A Minnesota restaurant decided to greet the state's recent minimum wage increase by adding a $0.35-cent "minimum wage fee" to all bills. Minnesota raised its minimum wage to $8.00 per hour on August 1, up from the federal rate of $7.25. Craig Beemer, the owner of the Oasis Cafe, told The Star Tribune that it will cost him an extra $10,000 a year. Instead of raising the costs of menu items, Beemer decided to add the fee to every receipt.
The extra line time echoes the argument some restaurants made when the Affordable Care Act went into effect. One Los Angeles restaurant began to charg a 3 percent Obamacare surcharge. In 2012, a Denny's franchise owner considered adding a 5 percent Obamacare surcharge. But as we've noted before, costs rise for restaurants all the time — droughts raise food prices, landlords raise rent prices, etc. — and companies rarely not their extra expenses on the bill. But Minnesota's new minimum wage — and the wider, national movement for a living wage — is something concrete and newsworthy that seems to justify the price hike.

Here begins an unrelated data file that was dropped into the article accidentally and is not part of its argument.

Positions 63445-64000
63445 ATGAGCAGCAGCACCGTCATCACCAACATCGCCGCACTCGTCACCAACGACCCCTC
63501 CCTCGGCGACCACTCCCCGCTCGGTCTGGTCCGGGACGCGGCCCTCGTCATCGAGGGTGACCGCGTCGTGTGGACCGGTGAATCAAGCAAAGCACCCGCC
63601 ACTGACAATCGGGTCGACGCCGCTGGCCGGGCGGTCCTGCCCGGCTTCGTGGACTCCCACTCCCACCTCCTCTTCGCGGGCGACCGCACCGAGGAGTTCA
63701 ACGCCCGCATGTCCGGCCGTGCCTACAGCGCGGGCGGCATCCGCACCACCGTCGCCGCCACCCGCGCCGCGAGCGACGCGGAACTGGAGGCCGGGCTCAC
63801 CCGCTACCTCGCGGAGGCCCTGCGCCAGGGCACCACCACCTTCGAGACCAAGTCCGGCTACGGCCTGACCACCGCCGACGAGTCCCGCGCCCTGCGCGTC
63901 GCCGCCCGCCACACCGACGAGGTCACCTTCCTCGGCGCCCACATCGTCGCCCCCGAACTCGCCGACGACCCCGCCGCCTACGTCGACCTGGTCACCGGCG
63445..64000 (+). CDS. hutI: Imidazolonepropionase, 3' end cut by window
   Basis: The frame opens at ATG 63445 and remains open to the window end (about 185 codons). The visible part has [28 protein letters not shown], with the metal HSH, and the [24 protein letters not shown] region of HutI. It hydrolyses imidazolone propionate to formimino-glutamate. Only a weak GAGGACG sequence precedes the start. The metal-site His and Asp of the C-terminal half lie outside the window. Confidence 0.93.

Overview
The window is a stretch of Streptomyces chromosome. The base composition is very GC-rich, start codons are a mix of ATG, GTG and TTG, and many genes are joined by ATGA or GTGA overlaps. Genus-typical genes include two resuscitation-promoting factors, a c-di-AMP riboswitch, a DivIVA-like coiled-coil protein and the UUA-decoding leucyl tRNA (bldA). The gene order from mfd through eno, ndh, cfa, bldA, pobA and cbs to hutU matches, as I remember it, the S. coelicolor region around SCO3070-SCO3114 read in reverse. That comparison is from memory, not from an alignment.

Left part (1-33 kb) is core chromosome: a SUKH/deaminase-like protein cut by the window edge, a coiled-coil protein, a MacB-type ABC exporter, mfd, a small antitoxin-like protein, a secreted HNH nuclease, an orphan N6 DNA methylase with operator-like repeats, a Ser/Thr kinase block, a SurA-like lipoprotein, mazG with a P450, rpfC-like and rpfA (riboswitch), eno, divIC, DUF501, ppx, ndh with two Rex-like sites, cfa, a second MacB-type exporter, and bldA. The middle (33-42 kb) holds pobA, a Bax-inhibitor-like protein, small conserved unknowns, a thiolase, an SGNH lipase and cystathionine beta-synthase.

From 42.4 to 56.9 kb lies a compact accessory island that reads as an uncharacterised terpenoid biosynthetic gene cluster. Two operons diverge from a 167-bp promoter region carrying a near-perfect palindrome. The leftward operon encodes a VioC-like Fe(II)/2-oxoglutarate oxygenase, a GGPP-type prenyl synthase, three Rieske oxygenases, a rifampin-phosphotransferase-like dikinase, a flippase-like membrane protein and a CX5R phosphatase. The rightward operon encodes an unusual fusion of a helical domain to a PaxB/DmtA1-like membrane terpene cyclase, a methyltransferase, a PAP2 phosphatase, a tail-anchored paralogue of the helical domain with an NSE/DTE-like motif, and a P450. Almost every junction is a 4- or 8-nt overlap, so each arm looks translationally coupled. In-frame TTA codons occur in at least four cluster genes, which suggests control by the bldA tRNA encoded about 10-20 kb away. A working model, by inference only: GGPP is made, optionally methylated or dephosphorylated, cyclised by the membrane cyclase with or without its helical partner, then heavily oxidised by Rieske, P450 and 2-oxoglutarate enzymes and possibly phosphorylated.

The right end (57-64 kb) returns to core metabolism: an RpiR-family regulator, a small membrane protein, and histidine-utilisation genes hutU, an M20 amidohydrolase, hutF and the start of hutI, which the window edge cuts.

In both cases, whether it's a fee for providing health care or for paying a living wage, the reaction seems to be mixed. As The Washington Post noted, some commenters praised the restaurant for showing how the new wage affects companies, while others said they didn't mind paying more as much as they minded Beemer's attitude. “I’d gladly absorb a price increase to make sure my waitress/waiter was making a more livable wage, but I won’t patronize a restaurant with your attitude,” Facebook user Chuck Smith-Dewey wrote.
This article is from the archive of our partner The Wire.